But, what I’m left with is a real hope that – as a primarily classical music fan, happy to be introduced to and bask in other genres – I don’t end up feeling alienated by the way in which my core repertoire as an audience member is presented. Inadvertently or otherwise, I had a flash of how unusual I’m probably seen given my love of not only the repertoire but also the venue, the concert-going etiquette and associated writings around the concert experience.
One person I spoke to about Benjamin Britten in his centenary year during the Proms press launch (pictured above) reminded me once again to what extent there’s a relative ease and preference in some quarters (usually those without a musical training/education) to reject serious study or considered reflection of the composer’s life and work in favour of the superficial. It was as though there is an assumption that anyone who wants to scratch the surface and dig deeper into a composer’s work is by definition a nerd and not catered for at something like the Proms. There were moments during the conversation where I felt almost embarrassed for wanting to be reverential both to the repertoire and the composer, almost as though it was me who was on entirely the wrong track about this because of my comparatively in-depth knowledge.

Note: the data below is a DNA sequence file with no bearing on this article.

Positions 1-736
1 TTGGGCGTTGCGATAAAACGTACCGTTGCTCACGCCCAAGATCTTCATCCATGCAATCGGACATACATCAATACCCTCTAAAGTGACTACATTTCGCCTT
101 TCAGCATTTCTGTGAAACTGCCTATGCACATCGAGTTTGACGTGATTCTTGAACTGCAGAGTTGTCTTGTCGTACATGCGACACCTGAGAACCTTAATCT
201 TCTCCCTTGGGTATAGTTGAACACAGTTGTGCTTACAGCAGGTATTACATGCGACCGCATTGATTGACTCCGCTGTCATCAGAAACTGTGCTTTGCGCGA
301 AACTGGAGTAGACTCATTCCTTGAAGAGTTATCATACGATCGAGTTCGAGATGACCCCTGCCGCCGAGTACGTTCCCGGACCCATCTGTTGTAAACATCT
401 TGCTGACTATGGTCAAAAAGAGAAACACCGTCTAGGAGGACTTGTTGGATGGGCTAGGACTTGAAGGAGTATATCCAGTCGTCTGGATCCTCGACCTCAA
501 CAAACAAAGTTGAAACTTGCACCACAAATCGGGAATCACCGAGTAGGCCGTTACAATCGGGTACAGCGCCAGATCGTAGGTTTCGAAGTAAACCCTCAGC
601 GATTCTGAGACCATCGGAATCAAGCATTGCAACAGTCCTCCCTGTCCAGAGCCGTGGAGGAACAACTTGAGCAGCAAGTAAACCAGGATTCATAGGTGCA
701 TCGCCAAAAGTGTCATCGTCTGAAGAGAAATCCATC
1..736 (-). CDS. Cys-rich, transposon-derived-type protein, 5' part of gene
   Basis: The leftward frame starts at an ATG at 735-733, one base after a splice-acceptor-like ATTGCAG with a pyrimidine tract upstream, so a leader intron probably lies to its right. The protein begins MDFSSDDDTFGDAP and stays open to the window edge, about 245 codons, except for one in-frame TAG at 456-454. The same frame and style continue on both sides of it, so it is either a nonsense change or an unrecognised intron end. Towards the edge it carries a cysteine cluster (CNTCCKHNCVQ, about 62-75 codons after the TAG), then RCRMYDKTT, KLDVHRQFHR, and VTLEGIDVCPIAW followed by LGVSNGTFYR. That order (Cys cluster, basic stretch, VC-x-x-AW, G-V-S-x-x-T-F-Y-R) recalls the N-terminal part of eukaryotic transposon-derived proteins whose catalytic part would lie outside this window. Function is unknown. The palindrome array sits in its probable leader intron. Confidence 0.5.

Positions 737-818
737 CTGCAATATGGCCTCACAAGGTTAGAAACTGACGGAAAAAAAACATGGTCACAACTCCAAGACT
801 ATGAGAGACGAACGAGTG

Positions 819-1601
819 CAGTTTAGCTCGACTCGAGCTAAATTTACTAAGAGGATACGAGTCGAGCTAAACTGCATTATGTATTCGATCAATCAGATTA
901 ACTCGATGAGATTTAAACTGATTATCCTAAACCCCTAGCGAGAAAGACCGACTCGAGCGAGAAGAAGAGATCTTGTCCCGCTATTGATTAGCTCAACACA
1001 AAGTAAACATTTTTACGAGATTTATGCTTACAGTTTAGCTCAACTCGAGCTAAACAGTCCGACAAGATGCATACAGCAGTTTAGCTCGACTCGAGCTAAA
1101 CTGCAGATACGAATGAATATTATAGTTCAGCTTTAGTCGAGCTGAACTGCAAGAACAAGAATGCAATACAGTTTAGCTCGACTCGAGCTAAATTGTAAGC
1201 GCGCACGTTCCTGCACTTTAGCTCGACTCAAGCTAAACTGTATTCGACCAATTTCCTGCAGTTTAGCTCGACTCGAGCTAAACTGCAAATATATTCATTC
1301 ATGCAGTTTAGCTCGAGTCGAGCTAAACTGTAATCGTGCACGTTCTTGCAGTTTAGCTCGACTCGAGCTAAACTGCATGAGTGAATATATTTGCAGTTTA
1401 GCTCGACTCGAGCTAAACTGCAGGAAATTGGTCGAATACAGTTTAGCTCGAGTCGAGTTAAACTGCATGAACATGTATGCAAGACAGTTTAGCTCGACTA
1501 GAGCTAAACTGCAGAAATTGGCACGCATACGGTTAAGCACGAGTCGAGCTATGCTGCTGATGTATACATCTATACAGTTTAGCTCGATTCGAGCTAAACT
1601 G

What I fear is that this approach may gain traction. I embrace developing ideas which challenge heritage-based perceptions and ultimately modernise. But only if when striving for greater range and inclusivity, I don’t end up feeling increasingly more distant from a venue and a season I hold dear to my heart (largely because of the formative experiences I had there as a teenager myself). I hope that any fears I have reflect a misheard conversation, one where tone and inflection was masked by the hubub of the journos and critics burbling to one another around us.
If I’m right in my interpretation though, the hurt will go deep. For many classical music fans – for right or wrong – the Proms represents an annual celebration of the music they love, music they had been introduced to as children – the same music they may have heard live for the first time as teenagers at the Proms. The inevitable sense of ownership those individuals have of the repertoire, the composer, the venue or the season might be dismissed by some who think its no longer a group to cater for at the Royal Albert Hall as no longer desired. Speaking for myself, I’d feel like a part of my core had been ripped out if I didn’t have a place there either in concert programmes, in the hall or listening in on the radio.
None of this will stop me from engaging with this year’s Proms season. The tastily designed brochure presents a challenge, which in itself offers something to bounce off. And as any blogger will testify, we all need something to bounce off if we are to write. I’ll be posting some recommended concerts to book for/attend in the next week or so. Do be sure to drop by.